Canada's first permanent museum dedicated to creationism opens its doors next Tuesday in rural Alberta.

The Big Valley Creation Science Museum, located in a village northeast of Calgary, sets out to show that the earth was created by God in six days about 6,000 years ago.

"Basically, we are pointing out that scientifically speaking, there is a lot of good evidence putting to a supernatural creation," said Ian Juby, a consultant to the museum.

The small museum, which cost $300,000 to build, is filled with displays of fossils and model DNA strands meant tosupport a literal interpretation of the Bible.

The Big Valley museum offers "a scientific and biblically basedalternative to the evolutionary view of earth history as presented by the Royal Tyrrell Museum in Drumheller," according to its website.

The Royal Tyrrell Museum, a popularmuseum known for its collection ofdinosaurfossils, is only 60 km away.

Juby created displays for the Big Valley museum with the assistance of the Creation Research Society, an organization committed to the idea of scientific creation.

"We have no problem with the dinosaurs, but dinosaurs have been kind of hijacked as some kind of evidence for evolution, even though it is no evidence," Juby said.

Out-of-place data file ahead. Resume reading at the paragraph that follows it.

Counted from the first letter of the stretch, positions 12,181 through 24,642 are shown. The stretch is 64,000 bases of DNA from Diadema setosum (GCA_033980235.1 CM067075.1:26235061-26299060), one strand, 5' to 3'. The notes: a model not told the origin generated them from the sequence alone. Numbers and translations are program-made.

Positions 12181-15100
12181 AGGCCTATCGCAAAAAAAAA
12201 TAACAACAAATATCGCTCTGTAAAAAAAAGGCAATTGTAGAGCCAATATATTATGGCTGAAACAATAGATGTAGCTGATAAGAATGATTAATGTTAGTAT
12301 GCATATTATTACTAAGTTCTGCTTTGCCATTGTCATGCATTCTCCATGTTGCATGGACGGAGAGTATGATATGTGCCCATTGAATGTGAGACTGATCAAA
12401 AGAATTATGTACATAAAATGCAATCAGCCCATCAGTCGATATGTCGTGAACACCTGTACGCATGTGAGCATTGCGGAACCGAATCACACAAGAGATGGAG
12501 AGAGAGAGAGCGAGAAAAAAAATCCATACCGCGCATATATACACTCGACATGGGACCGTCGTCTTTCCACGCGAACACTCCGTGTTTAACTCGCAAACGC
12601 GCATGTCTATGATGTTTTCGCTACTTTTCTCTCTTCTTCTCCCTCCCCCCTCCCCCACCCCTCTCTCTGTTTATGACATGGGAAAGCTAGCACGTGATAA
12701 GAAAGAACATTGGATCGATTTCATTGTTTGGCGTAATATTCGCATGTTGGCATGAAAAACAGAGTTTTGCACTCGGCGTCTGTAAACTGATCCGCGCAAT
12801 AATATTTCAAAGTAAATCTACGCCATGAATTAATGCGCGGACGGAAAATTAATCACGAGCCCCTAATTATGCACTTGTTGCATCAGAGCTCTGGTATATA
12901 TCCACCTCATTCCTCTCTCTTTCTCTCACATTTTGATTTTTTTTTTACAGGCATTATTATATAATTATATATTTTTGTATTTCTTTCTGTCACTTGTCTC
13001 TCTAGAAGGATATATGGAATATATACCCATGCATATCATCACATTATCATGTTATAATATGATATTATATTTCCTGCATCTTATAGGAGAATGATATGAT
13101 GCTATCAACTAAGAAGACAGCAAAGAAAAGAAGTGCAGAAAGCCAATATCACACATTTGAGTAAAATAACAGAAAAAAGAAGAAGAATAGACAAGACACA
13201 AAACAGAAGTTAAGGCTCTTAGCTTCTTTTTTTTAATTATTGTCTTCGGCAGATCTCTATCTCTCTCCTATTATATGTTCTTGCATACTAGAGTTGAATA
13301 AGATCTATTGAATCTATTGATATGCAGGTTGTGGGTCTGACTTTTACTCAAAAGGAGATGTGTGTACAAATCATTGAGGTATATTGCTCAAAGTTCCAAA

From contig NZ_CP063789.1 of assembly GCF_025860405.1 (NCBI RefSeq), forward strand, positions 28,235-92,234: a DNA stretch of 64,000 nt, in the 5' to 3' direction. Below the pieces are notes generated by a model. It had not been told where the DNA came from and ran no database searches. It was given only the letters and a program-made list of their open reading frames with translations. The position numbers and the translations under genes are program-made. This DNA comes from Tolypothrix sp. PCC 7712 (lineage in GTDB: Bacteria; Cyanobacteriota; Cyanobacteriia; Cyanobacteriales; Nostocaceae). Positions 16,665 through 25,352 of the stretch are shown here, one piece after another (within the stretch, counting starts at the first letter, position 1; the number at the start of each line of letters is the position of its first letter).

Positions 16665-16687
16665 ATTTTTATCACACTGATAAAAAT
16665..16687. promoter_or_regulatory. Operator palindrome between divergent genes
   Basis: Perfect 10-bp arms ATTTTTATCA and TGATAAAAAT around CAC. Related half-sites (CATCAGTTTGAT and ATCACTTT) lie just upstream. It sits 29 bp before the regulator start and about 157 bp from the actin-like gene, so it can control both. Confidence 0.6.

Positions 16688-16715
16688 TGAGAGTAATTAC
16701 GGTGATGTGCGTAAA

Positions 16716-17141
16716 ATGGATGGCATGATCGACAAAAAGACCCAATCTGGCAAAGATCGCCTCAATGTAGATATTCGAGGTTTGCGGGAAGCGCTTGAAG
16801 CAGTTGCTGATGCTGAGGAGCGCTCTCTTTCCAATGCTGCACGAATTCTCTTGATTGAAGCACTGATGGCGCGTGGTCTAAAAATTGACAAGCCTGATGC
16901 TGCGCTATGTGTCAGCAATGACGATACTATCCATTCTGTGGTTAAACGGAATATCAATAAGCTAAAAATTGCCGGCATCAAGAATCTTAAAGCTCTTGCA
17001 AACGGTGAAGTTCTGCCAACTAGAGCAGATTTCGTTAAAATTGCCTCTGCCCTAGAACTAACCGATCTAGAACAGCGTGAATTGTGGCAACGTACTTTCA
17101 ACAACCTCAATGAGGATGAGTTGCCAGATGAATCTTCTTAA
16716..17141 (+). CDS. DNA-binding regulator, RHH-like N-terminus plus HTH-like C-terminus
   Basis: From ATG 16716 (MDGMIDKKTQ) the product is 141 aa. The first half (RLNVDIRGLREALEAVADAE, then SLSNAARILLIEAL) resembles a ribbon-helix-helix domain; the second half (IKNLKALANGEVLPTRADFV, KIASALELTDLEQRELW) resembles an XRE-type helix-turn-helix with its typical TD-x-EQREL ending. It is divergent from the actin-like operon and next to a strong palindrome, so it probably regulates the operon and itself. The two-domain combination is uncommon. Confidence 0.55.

"Most people don't realize that it appears that the Bible refers to dinosaurs regularly. For instance, in the Bible it refers to dragons."

'Preposterous,' says paleontologist

Michael Caldwell, a vertebrate paleontologist from theUniversity of Alberta, said Juby's explanations of the short history of the earth don't stand up to scrutiny.

"He is absolutely incorrect in saying he has demonstrable evidence that counters the evidence from science," Caldwell said.

Caldwell said he considers Juby's arguments "preposterous," but he doesn't see the Big Valley museum as much of a threat.

"There are lots of ideas out there just within the Christian community. This is simply one aspect — and what I would consider a bit more of afringe side of the story — with its perspective that everything has to be interpreted literally against the Bible."

Harry Nibourg, the owner of the Big Valley museum, said he has offered to debate many scientists in Alberta and across Canada, but most have refused his request.

"They've got the right to be wrong," he said. "They don't have a leg to stand on and they're hoping to evolve one."

With files from the Canadian Press